What have we learned so far? Dr. Li et al point out that social networks do influence health – Overweight children, for example, are more likely to have peers with the same characteristics and behaviors, either through selection of similar peers or adoption of specific habits of those in their network. This phenomenon has been well documented. The next logical step is to see if one can make use of social networks to influence health in positive ways. To date, there have been few systematic efforts to try this for overweight and obesity. We do have some indirect evidence that such a strategy might work. Peer-led programs have been successfully used for tobacco prevention among adolescents.7 As Dr. Li et al point out, a number of social networks, such as the Weigh2Rock program have been created specifically to address the problem of overweight and obesity.8 Systematic assessment of their effectiveness is not yet available.

Results from trials of Internet-based weight management programs have shown mixed results. These have not specifically used social networks. Technology and its use among young people is changing so rapidly that “traditional” Internet-based weight management programs, as opposed to programs that make explicit use of social networks or other technology like text messaging, may already be perceived as obsolete among children and adolescents. New email and texting interventions may be more successful in engaging youngsters. Dr. Li et al briefly discuss active video games, which have been shown to boost short-term though not sustained physical activity and energy expenditure.9 Their long-term impact upon overweight and obesity, however, is unknown.

Dr. Li and her colleagues make excellent recommendations for future research directions in this promising area. Most importantly, they call for evaluating the role of social networks and social media and other technology to support collaborative approaches for weight management. In other words, the role that social networks and social media can play in weight management needs to be further explored. A conventional weight management program, for example, may make use of social media to provide social support, motivation, and important information to enrollees.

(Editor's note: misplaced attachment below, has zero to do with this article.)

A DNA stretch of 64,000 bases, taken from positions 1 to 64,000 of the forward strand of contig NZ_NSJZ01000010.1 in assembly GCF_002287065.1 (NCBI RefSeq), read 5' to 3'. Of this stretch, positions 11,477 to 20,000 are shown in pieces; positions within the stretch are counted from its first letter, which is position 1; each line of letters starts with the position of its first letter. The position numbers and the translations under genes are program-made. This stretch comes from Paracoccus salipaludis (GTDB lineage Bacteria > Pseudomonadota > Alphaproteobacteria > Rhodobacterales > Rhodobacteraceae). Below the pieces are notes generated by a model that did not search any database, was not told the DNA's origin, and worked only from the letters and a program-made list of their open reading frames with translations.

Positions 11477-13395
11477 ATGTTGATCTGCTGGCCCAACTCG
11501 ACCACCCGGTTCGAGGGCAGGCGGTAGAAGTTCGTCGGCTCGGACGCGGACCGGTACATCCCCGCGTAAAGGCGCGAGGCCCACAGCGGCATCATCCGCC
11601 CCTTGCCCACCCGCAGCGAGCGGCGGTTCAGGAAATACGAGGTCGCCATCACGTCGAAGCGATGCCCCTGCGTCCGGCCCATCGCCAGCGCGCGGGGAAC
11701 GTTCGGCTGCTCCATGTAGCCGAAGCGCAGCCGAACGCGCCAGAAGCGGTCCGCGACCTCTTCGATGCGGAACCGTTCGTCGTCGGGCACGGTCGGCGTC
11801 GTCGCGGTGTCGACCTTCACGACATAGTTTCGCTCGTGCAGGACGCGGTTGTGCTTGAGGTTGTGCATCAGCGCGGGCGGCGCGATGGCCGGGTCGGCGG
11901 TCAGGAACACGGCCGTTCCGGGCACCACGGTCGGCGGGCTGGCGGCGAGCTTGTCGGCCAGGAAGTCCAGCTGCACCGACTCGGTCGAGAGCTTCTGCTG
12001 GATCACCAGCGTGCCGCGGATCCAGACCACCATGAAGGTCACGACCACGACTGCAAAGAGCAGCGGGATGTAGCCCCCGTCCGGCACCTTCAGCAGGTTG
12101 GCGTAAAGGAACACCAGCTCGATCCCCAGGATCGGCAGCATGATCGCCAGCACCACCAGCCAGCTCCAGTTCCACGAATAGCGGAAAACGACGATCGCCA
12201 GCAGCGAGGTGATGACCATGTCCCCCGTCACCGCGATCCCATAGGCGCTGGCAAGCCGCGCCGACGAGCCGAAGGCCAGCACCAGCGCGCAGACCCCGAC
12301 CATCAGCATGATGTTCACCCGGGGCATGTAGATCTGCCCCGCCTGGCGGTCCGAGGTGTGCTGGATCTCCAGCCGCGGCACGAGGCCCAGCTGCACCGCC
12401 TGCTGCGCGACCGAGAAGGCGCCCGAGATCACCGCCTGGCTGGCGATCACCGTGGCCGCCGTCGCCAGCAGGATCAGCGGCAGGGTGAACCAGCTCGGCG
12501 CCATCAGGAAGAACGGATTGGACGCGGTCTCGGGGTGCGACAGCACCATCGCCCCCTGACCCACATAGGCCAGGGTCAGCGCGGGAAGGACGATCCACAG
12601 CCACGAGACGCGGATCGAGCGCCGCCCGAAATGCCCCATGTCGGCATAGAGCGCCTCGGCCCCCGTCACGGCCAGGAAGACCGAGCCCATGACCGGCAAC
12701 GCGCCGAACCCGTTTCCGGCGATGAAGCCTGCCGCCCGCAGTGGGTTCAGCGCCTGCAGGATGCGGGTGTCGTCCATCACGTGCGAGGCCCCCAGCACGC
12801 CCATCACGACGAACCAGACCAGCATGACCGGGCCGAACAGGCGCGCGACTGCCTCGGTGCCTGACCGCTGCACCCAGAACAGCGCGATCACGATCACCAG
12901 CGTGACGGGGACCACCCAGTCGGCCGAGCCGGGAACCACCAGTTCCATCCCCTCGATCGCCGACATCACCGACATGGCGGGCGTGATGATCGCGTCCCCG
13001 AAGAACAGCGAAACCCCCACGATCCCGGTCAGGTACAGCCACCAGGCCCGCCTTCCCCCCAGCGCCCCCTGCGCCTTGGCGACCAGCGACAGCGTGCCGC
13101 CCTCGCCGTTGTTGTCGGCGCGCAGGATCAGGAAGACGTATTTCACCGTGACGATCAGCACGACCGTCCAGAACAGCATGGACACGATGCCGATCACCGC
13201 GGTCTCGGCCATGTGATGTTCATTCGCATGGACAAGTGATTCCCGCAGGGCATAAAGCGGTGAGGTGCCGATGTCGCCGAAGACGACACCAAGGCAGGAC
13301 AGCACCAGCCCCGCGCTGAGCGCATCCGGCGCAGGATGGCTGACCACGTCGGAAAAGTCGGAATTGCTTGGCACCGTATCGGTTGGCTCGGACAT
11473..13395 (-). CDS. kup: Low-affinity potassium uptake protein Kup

Though everyone is part of a social network of some sort, the statement doesn’t address the extent to which overweight and obese children are able to take advantage of their social networks to improve their own health. One can be a member of a social network, but not feel well connected to its key members, or worse still, be perceived as an unimportant or insignificant member. This is an especially important issue for overweight and obese children, who tend to be socially marginalized. Social networks and social media can only be successful in engaging children in weight management, if the children feel like they are important members whose voices are heard. This is why the creation of social networks specifically for children who are trying to achieve or maintain a healthy weight may be an especially promising strategy.

The statement by Dr. Li and colleagues introduces a number of new concepts and promising strategies. I am hopeful that in a few years we will have more useful evidence for the effectiveness of social networks, social media, and related technologies for weight management in children. Of course, by then, the technology and social media landscape will likely have changed!


  1. Ogden CL, Carroll MD, Kit BK, Flegal KM. Prevalence of obesity and trends in body mass index among US children and adolescents, 1999-2010. JAMA. 2012;307:483-490.
  2. Bluford DAA, Sherry B, Scanlon KS. Interventions to prevent or treat obesity in preschool children: A review of evaluated programs. Obesity 2007;15(6):1356-72.
  3. Rao G, Burke LE, Spring B, et al. New and emerging weight management strategies for busy ambulatory settings. Circulation 2011;10:1182-1203.
  4. Rao G. Childhood obesity: Highlights of AMA Expert Committee recommendations. Am Fam Physician 2008;78(1): 56-63.
  5. Facebook user growth chart. Accessed 18 July 2012.
  6. US youth have higher smartphone penetration than adults. Accessed 24 September 2011.
  7. Starkey F, Audrey S, Holliday J, Moore L, Campbell R. Identifying influential young people to undertake effective peer-led health promotion: the example of A Stop Smoking In Schools Trial (ASSIST). Health Educ Res 2009;24(6):977-88. Accessed 20 July 2012.
  8. Barnett A, Cerin E, Baranowski T. Active video games for youth: A systematic review. J Phys Act Health 2011;8(5): 724-37.

-- The opinions expressed in this commentary are not necessarily those of the editors or of the American Heart Association --